Special Symbols Trolls - Strange creatures from Norwegian fairy tales

Special Symbols Trolls - Strange creatures from Norwegian fairy tales

Trolls, or ogres, are not humans, not animals, just Trolls. They appear quite frequently in Norwegian fairy tales, and maybe even more often as tourist souvenirs.

According to the superstitions from the medieval times, and therefore also to the fairy tales and folk tales, Trolls live in the deep forests or in caves in the mountains, far away from the people. They are fierce, mossy creatures which you really don’t want to meet when you’re walking alone in the woods. Trolls don’t like people. Some Trolls eat them, some capture them and keep them prisoners in the mountain (this happens a lot to princesses in the fairy tales!). The Trolls also tend to be a bit stupid, so the hero of the story can easily outsmart them (and save the princess, the kingdom, or just himself). One way of getting rid of a Troll is exposing it to sunlight. Daylight will make the Troll explode, BANG, and gone is the problem. Alternatively, the sun rays will turn the Troll into stone. Trolls often guard a dazzling treasure which the hero can bring back to his family after defeating the Trolls.
troll statue
A girl in the arms of a large Troll statue on Mt. Fløyen in Bergen.
Well, that was the fairy tale description of Trolls. Modern tourism has turned many Trolls into sweet, loveable creatures with red cheeks and a big smile. The more traditional Troll is incredibly strong, moss-greenish, hairy and much larger than humans, a fairly ugly giant, much bigger than a tree. It has a long nose, a tail, and possibly several heads. Sometimes there are trees and plants growing from its head. Theodor Kittelsen is the name of a Norwegian man who is famous for his drawings of traditional Trolls.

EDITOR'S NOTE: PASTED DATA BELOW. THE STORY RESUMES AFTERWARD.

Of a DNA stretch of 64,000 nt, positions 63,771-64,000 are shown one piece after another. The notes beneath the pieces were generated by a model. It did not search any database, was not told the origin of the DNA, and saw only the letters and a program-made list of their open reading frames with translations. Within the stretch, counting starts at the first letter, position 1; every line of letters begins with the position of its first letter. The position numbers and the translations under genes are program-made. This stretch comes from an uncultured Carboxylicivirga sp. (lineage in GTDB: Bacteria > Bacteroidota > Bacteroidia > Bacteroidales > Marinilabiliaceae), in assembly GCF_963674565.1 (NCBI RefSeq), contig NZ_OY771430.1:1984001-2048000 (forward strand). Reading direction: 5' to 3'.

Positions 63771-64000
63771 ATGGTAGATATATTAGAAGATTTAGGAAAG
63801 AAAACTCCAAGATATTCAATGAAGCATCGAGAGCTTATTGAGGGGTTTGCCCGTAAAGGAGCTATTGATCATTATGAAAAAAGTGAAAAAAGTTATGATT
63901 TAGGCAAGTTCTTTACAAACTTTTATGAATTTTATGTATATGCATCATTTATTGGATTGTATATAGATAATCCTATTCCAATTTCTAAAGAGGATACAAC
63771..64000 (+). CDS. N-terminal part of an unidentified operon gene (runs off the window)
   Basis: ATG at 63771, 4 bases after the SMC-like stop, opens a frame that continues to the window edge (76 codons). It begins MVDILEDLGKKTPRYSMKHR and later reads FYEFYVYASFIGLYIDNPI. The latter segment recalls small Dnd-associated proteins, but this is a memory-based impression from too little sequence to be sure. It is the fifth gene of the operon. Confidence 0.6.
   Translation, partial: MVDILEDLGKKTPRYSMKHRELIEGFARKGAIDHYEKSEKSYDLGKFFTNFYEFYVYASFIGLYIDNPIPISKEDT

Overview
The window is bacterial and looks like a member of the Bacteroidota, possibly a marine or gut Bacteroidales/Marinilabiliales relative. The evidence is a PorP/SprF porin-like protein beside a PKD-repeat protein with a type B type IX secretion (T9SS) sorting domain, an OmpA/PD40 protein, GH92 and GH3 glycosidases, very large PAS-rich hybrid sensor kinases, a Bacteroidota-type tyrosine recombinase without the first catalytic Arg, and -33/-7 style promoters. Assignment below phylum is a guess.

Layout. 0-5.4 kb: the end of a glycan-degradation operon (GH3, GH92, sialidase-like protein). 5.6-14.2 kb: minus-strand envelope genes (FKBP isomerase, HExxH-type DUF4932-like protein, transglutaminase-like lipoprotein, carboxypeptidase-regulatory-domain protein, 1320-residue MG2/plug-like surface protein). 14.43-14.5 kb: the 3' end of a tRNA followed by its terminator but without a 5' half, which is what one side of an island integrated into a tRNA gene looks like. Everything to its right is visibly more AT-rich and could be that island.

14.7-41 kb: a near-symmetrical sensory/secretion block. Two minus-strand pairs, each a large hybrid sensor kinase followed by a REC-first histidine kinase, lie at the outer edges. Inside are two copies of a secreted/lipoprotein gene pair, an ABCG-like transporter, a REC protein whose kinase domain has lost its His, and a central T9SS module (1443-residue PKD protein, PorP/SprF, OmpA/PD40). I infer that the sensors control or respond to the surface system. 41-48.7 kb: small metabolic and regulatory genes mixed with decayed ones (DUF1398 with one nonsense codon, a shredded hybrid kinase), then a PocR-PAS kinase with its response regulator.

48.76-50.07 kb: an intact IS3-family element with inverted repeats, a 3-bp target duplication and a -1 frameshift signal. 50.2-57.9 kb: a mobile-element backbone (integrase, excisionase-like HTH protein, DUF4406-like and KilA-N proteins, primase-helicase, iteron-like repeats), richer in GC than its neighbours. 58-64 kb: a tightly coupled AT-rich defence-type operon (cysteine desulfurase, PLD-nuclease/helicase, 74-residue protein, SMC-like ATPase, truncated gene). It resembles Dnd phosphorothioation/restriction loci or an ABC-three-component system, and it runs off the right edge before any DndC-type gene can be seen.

Modern trolls
Modern trolls are literate creatures!
There is a word in Norwegian called “trolsk”. It’s an adjective which comes from the word “troll”. “Trolsk”, or “Troll-ish” as that would be in English, is used to describe spooky, supernatural atmospheres in nature, such as a forest at dawn, with thick fog around the mossy trees.

The term “Trollunge” or “Troll kid” is used to describe little rascals; waggish (human) children.

Trolls have inspired many artists and composers. The previously mentioned Theodor Kittelsen is only one of them. Edvard Grieg, for instance, composed a piece of music, which symbolized Trolls out marching just before dawn, and when the sun rises, the Trolls explode, something which is marked with a gigantic BAM! in the music. Trolls also play a part in Henrik Ibsen’s play “Peer Gynt”, and therefore also in the music to the play, the music which Grieg wrote. “Dovregubbenshall” (“In the hall of the mountain king”), where Peer Gynt meets the trolls, is probably the most famous piece of music from Ibsen’s play.



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